Do you feel like you or your partner just don’t have the DIY skills you need? You’re not alone, believe me. Almost everyone feels that way at some point.
My sister and her husband are buying their first home later this month, and during a phone call recently, she expressed the same concern. “He doesn’t really know how to do the stuff you know how to do,” she said of her husband when we were talking about the fixer-upper projects they’re contemplating.
Here’s the thing: Everyone has to learn. Even though most professional carpenters would disagree, nobody is born with a hammer in his or her hand! You learn by doing.
You are setting yourself up for disappointment if you start by trying to build a full set of kitchen cabinets Instead, start with projects that don’t require perfection.
1. Build a Wooden Bench
Source: DIY Hairpin Leg Wooden Bench by creativelylivingblog.com
The most versatile power tool in all of DIYdom is the circular saw and the mastery of it is a key in learning to be a good carpenter. The most important tool in all of DIYdom is the tape measure. Building a simple wooden bench is a great way to learn to use them both without spending much money or time. You might be surprised by how much fun you have building it and how long it lasts!
2. Repair Some Loose Bricks
Source: DIY Brick Patio by okpath.blogspot.com
Trowel skills come into play far more often than you’d think in home remodeling. Trowels are used for tile work, drywall work and any concrete work. Let me tell you, it’s much harder than it looks! Simply mixing up a batch of mortar and laying it on with a trowel to repair a handful of loose bricks is a great project for a beginner because it lets you get into “mudwork” without having to worry about messing up the big picture.
3. Fix a Broken Gate
Source: How to Build a Rock Solid Gate by prettyhandygirl.com
I’m partial to outdoor projects for beginners because minor “issues” tend to be far less noticeable in the great outdoors than they are indoors where you see them every day. Fixing a gate is a great way to get used to using a level and starting to develop a bit of that situational ingenuity behind the MacGyver-ish inventions we use to hold things in place while we put a screw in the hinge.
4. Upgrade Your Light Fixtures
Source: How to Change a Light Fixture by sawdustgirl.com
For the beginner at electrical DIY work, lights are a great starting point. People are often very afraid of messing with anything electrical, which is understandable. However, if you turn the power off at the electrical panel, and at the switch, you shouldn’t get shocked. Light fixtures are usually very easy to wire up and they come with instructions in the box. If your house is newer it is very straightforward. If you live in an old house with substandard wiring, you might still want the help of an electrician.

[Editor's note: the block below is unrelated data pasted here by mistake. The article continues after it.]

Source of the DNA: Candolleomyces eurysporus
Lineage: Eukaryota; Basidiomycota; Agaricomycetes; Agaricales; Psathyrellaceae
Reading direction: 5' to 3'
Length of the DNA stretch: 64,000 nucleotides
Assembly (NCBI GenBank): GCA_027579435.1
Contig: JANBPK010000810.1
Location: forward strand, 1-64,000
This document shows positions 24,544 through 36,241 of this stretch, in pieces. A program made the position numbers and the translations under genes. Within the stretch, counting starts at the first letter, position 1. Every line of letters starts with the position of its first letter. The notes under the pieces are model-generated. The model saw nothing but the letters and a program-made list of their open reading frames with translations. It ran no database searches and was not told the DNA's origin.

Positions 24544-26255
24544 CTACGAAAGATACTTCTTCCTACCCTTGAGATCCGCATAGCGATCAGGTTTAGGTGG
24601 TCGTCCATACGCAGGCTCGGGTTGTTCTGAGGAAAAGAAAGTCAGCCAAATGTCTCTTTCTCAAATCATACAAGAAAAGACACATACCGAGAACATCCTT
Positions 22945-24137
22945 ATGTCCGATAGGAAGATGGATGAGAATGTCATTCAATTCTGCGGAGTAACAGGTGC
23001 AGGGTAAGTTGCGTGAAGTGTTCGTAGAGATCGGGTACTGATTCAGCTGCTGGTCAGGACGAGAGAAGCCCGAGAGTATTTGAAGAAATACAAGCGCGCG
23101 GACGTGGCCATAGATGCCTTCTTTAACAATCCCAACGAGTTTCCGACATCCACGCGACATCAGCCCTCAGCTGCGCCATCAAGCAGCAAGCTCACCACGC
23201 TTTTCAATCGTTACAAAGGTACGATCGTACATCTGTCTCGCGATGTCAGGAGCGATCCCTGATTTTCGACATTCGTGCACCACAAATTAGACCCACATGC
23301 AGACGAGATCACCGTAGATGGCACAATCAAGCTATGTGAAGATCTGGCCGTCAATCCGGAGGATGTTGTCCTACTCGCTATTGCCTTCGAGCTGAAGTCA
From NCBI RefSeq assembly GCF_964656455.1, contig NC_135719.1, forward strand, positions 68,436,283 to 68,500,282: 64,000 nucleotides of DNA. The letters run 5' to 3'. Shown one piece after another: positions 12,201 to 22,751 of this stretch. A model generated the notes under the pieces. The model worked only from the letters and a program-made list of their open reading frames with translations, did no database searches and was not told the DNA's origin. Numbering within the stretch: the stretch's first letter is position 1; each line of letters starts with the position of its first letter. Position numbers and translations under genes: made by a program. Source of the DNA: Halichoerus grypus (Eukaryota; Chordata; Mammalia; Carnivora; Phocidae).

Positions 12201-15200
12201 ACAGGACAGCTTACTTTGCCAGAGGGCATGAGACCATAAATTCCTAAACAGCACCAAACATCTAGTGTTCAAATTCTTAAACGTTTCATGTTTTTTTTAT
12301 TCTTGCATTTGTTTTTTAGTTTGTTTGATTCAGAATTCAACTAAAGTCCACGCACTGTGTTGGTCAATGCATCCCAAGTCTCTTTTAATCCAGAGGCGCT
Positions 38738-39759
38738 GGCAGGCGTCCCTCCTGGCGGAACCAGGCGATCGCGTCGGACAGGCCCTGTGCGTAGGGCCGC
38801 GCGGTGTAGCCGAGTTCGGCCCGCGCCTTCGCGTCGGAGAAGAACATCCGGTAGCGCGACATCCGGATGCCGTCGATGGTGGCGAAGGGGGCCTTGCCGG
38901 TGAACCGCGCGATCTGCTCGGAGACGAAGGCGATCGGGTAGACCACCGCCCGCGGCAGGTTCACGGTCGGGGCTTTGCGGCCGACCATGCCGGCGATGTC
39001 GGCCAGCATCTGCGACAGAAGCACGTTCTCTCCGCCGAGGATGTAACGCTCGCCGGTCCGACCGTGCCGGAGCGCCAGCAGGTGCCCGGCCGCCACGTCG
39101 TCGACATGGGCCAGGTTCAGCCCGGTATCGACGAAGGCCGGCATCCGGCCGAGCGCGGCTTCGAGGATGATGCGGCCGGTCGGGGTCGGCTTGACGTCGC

5. Paint Some Walls
Source: How I Paint Walls!!! by shanty-2-chic.com
Much to the chagrin of professional painters (who know better), people often get the idea that anyone can slap on some paint. Well, that’s only true if you’re not going to be picky about the outcome. So, if you aren’t an experienced painter, give yourself room to learn and start with something that doesn’t require perfection. Maybe the garage walls, the utility room or an outdoor shed. But quality painting is a skill that should be in the repertoire of every serious DIYer … eventually.
6. Replace Old Windows
Source: How to Install a Window by oneprojectcloser.com
I would have thought this DIY project was too much for a beginner if I hadn’t just watched a man who had almost zero experience replace all the windows in his house. The key to deciding if window replacement is a good DIY project for you is simple. Do you have aluminum windows in a standard, off-the-shelf, size? If you do, the process of pulling the old ones out and putting the new ones in isn’t that tough and can make you feel great. Especially on a cold winter night.
7. Build Closet Shelving
Source: DIY Custom Closet Organizer: The Brilliant Box System by makingitinthemountains.com
Another great opportunity to get good at measuring twice and cutting once is in the closet! Shelving, both wooden and wire types, can be a great DIY project for someone building skills. I’m partial to wooden shelves, but I’m pretty partial to wooden everything! No matter what material you choose, shelving is a useful and inexpensive project.
What about you? What was your first DIY project? Let us know in the comments!